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Jellbauer, Stephan (2009): The nucleolus: a nuclear compartment with impact on cytoplasmic mRNA localization. Dissertation, LMU München: Faculty of Chemistry and Pharmacy
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Abstract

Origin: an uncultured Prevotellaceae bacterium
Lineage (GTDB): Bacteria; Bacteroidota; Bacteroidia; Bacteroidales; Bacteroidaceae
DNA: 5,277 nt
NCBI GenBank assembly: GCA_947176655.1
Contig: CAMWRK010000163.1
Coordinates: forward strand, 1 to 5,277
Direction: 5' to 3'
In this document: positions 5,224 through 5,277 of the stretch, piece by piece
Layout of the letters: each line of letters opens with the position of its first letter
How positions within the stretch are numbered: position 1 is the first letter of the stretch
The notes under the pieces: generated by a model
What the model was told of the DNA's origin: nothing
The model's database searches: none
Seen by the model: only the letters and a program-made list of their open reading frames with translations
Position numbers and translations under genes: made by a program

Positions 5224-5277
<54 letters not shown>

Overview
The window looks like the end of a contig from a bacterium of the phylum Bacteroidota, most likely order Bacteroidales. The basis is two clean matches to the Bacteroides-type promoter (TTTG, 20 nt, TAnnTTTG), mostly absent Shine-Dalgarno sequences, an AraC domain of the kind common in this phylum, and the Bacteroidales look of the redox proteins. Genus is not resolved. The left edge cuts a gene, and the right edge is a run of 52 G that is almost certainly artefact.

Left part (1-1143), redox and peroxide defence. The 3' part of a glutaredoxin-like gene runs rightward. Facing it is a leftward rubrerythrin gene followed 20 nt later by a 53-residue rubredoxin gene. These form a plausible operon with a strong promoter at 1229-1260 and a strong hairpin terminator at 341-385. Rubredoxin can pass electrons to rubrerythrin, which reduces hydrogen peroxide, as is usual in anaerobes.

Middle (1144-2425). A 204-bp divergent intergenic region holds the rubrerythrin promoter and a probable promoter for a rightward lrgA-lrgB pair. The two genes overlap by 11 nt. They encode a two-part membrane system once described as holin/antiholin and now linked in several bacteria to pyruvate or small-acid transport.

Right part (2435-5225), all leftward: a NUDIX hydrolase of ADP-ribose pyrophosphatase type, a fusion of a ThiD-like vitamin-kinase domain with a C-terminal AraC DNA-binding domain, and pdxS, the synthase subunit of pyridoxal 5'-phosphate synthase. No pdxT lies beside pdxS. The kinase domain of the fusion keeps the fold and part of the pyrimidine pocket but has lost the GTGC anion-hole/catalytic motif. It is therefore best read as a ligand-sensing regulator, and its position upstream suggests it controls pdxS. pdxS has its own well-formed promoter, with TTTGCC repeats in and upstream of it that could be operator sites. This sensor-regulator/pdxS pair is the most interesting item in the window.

The nucleolus is the most prominent subnuclear compartment in eukaryotic cells. It has a central function in the biogenesis of ribosomal subunits, but the past decade has revealed that a variety of additional non-ribosomal ribonucleoprotein (RNP) complexes require passage through the nucleolus during their maturation as well. Examples include small nuclear RNPs (snRNPs), the signal recognition particle (SRP), and viral RNPs. Recent data show that also specific localized messenger RNAs (mRNAs) or proteins implicated in their localization either reside predominantly in the nucleolus or accumulate there under certain conditions. This study presents evidence that two mainly nucleolar RNA-binding proteins of the yeast Saccharomyces cerevisiae, Loc1 and Puf6, influence the localization of ASH1 mRNA as well as the biogenesis of large ribosomal subunits. In addition, this study shows that block of nuclear mRNA export leads to accumulation of an RNA-binding protein crucial for localization of mRNAs, She2, and ASH1 mRNA in the nucleolus. Results in this thesis indicate that nuclear exclusion of She2 impairs translational regulation of ASH1 mRNA, a phenotype also observed for knockouts of LOC1 and PUF6. Detailed analysis of Loc1 function in this work demonstrates that it contributes to localization of other targeted mRNAs as well, that it does not directly inhibit translation of ASH1 mRNA and that it is involved in specific steps during biogenesis of the large ribosomal subunit. Data from truncation analysis and rapid depletion of Loc1 indicate coupling of its function in mRNA localization and ribosome biogenesis. Taken together, the results presented in this study suggest that nucleolar transit of localized mRNAs and of RNA-binding proteins such as She2 is necessary for proper translational control of localizing mRNPs. Loc1 might act in this process as an RNA chaperone, a function that could also explain its contribution to large ribosomal subunit biogenesis.